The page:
Now. Combo classes work JUST like classes in that you can take a brand new element (here’s a blank button we’re just dragging in), and we can add our combo class by adding the base class? Hit return, then clicking in one more time to add our combo class. Hit return again? We’ve now applied the combo class.
Now. This is a LOT. And if you’re already super familiar with HTML and CSS, great — this’ll speed things up. But if this is all NEW to you (if you’re new to classes, and combo classes, and references to hacking a world-class university?) That’s okay. We’re going to recap all of this and we have highly-specific, practical examples to really REENFORCE these concepts throughout Webflow University — including TAGS, which are like SUPER classes...but completely different).
One note we’ll make here is that the DIFFERENCE between DUPLICATING a class and just using a COMBO class is that DUPLICATING is something that ENDS the relationship with the original class. (When a class is duplicated, it BRINGS all the styles from the ORIGINAL class, but that’s IT.) The relationship stops there. These are now two TOTALLY different classes that don’t talk to each other at all.
With a COMBO class, you’re still able to BRING IN styles from that base class. (It’s a commensalistic relationship where styles are still passed from the BASE class ONE WAY, and those styles can AFFECT the combo class, but all you’re really doing is building ON TOP of the original. And so while you can OVERRIDE styles on the COMBO class changes only go one way. (If you go back and change something on the base class?) That’s going to update in the Combo class as well — even though we can OVERRIDE that style in the combo class.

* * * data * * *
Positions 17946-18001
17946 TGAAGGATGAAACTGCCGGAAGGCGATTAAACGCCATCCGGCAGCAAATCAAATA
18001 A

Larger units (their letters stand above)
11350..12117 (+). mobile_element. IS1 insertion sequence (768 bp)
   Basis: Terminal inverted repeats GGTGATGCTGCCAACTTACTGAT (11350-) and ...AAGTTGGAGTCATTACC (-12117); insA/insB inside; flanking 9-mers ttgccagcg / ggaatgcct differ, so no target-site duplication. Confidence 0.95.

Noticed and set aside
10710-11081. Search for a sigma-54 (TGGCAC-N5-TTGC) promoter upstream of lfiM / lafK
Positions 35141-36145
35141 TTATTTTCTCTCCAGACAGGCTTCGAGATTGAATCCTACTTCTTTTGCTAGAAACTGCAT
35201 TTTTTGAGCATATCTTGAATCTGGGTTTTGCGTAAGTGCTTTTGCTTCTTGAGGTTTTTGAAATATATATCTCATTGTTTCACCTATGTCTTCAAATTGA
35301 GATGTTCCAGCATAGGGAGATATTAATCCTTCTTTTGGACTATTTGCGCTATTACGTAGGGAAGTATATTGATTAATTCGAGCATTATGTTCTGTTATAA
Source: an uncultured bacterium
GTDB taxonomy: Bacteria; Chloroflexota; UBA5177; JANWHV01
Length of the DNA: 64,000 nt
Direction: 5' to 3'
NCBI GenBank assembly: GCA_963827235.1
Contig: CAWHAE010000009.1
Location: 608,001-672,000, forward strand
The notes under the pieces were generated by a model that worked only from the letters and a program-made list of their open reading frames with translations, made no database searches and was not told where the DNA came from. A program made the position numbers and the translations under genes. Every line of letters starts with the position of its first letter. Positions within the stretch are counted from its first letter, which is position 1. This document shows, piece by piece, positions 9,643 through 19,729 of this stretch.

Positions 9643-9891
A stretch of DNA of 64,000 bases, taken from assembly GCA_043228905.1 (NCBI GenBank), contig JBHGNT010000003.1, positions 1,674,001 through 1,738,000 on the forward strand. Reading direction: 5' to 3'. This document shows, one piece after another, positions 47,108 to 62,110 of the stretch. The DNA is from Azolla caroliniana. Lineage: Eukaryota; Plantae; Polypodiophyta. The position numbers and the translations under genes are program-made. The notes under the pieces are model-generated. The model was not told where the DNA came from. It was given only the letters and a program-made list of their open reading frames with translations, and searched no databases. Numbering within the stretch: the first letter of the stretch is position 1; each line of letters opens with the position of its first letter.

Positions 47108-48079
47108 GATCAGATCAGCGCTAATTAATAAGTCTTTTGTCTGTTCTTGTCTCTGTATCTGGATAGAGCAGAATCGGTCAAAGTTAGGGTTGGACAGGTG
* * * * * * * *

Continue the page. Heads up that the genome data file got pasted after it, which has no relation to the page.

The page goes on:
Now. We’ll summarize (we’ll recap all of this) as we move forward, but before we do, let’s complete our goals and talk about the concept of global classes.
A global class is great when you’re trying to apply SPECIFIC styles to a wide range of elements. First we’ll DEMONSTRATE this, then we’ll clarify EXACTLY what’s going on behind the scenes.
And we’ll start...with Rob Lowe. This is not Rob Lowe. It’s a div block. With nothing applied to it — no classes (it hasn’t been styled in any way). But we’re going to create a normal class on it — we’ll type Rob Lowe and hit Return. And here’s where it gets intense: let’s set the background (we’ll add a background IMAGE to the Rob Lowe class here), and we’ll choose from our many images of Rob Lowe.
And just like that, we’ve applied a Rob Lowe background image to the Rob Lowe class. (So far, it’s just like styling any OTHER class.) But here’s how it’s used GLOBALLY. Suppose we have all these different kinds of elements. A div block that’s used as a card, our navigation (a navbar), these buttons here — in fact, if we click into ANY of these elements, they already HAVE classes. Even if we click this HEADING here. Let’s name this “Example heading” — and when we do, let’s make a styling change HERE, too — let’s change the font size. And...of course...we can also mess with the line height.
So EACH of these has a Base class. And the point is this: what we’re ABOUT to do? Using our Rob Lowe class globally (a global class) will apply those SPECIFIC properties (specific styles) to something that ALREADY has a class.